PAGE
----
Understanding the Difference in Patient Care Models: Midwives and Physicians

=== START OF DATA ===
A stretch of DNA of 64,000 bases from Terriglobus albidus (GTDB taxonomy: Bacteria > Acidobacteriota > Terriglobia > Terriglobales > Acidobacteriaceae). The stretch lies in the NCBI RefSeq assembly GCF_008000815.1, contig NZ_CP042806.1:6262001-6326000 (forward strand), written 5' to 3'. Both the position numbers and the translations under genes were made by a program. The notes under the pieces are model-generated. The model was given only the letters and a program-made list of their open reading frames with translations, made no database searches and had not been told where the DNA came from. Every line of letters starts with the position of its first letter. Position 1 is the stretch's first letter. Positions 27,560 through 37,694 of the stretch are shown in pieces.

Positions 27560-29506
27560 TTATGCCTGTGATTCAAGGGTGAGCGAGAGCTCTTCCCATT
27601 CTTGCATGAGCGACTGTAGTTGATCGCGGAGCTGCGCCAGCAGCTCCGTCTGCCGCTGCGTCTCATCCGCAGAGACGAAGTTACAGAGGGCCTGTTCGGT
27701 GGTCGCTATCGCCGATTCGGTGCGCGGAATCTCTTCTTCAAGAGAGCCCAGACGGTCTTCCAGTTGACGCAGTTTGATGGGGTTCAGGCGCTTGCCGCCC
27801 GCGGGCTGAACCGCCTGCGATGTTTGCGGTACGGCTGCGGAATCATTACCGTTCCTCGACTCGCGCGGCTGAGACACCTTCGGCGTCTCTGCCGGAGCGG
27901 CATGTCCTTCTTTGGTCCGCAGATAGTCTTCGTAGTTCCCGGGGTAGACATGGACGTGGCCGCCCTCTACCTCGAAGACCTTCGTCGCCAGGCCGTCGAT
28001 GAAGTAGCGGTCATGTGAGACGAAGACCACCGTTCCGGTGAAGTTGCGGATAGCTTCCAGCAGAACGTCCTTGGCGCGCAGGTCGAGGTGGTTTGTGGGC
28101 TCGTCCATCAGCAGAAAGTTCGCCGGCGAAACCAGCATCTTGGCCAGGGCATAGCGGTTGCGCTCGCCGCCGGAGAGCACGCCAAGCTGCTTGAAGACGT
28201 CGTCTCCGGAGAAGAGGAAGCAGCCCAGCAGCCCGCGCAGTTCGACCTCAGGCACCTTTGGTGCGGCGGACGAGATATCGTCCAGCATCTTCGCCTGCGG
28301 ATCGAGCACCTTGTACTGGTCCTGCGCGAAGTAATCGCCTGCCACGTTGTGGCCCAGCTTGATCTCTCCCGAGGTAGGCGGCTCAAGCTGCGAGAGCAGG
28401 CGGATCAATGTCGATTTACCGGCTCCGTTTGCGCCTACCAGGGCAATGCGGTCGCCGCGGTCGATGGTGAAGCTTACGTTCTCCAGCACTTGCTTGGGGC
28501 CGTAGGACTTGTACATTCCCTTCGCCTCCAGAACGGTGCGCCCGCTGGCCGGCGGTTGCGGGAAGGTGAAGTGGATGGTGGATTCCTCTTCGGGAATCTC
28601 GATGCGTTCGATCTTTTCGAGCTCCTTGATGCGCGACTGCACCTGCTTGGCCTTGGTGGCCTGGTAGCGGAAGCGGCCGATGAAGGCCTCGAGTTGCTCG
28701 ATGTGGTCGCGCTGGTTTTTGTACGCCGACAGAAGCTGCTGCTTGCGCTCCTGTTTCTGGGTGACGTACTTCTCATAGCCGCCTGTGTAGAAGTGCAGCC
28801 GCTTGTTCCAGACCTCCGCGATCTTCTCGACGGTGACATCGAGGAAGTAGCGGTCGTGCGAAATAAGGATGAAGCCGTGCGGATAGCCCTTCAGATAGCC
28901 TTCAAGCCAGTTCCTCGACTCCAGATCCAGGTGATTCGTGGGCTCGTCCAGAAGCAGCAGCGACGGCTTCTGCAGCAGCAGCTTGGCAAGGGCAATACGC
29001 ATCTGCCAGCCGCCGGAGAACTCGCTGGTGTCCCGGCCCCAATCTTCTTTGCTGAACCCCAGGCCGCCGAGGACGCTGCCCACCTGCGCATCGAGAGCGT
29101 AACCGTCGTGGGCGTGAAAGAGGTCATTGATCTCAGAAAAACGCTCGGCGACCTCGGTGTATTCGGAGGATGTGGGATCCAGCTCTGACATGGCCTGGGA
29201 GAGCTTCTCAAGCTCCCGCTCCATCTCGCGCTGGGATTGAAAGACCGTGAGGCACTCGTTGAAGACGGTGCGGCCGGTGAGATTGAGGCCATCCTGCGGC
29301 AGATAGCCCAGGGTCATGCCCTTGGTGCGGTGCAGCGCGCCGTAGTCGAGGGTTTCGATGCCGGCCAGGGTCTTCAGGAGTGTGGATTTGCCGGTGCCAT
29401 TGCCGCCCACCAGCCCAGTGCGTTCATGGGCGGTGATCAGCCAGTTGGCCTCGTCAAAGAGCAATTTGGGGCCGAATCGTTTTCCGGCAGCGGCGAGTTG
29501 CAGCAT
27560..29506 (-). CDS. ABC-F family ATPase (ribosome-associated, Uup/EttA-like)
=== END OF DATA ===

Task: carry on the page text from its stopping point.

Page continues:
One of the most eye-opening experiences of becoming a parent is being exposed to all of the decisions you get to make. What to buy for the nursery, breastfeeding versus bottle feeding, public versus private school, etc. Although all of these choices may be overwhelming at first, having many options is a great thing. The first decision a pregnant woman gets to make is to decide who to see for her prenatal care and where to deliver her baby. The Charlotte region and surrounding counties provide a wide variety of options available to women and their families...OB/GYN physicians (general and high-risk), midwives, hospitals with dedicated labor/delivery/recovery rooms, birthing centers or delivery at home. For the past 50 years most women have decided to deliver their babies at the hospital and have an OB/GYN physician do the delivery. The primary reason for this shift is because of epidurals for pain management which are only available at hospitals, and require management by anesthesiologists and OB/GYNs. There are some “hospitalists” that manage labor and delivery at the hospital exclusively, but most physicians are part of hospital affiliated practices. This allows a patient to have a regular physician that manages her wellness care from adolescence through old age. In pregnancy, the physicians manage all 40 weeks of prenatal care, labor and delivery and postpartum care. Physicians attend four years of medical school after their bachelor’s degree, then OB/ GYN physicians have a four year medical-surgical residency in their specialty. Many then continue on to do sub-specialized fellowships after that. The perception of physician provided care during pregnancy, labor and delivery is that they are more likely to intervene than midwives would. Physicians are trained surgeons and since they have the ability to operate, some assume that they’d prefer to do so. A normal, vaginal delivery is always the preferred outcome...but physicians are also charged with caring for any laboring patient regardless of whether they have underlying health concerns, high risk pregnancies or little to no prenatal care. Physicians are often pulled in many different directions, managing the labors of many patients at the same time and require the help of labor and delivery nursing staff. They are also working under the policies and protocol of the hospital where they are licensed to deliver and operate. Midwifery is making a comeback nationally and in North Carolina. In 2011, 13% of births in the state were delivered by a midwife. In the Charlotte region, many midwives work in tandem with physicians and are part of physicians practices. This affiliation allows the patient the comfort of knowing that should a physician be needed (in high risk or emergency circumstances) their midwife has a relationship with an on-call physician. Most midwives have nursing degrees; registered nurses who have also graduated from a masters degree program accredited by the Accreditation Commission for Midwifery Education and passed a national certification examination (American Midwifery Certifi- cation Board). They are licensed and regulated in all 50 states and covered by health insurance if they deliver in hospitals (some insurances cover birthing centers, home births generally aren’t covered by insurance). They also provide the full range of primary health services for women through menopause and manage normal labor and delivery with a “low tech, high touch” mentality. Because of their lower patient load, they are available to spend more one on one time with their patients and make vaginal deliveries with natural pain management a priority. A patient who’d like to have a home birth would need to find a midwife as physicians generally only deliver at affiliated hospitals. Prenatal patients are at a great advantage today. There are many options available. There are a few important questions the patient and her family can consider in order to decide who and where to deliver. Is a vaginal birth a priority to you, do you want the caregiver with you during labor, what are your pain management plans, what are the hospital’s protocols, are you high risk? But most importantly where do you feel the most support and the safest?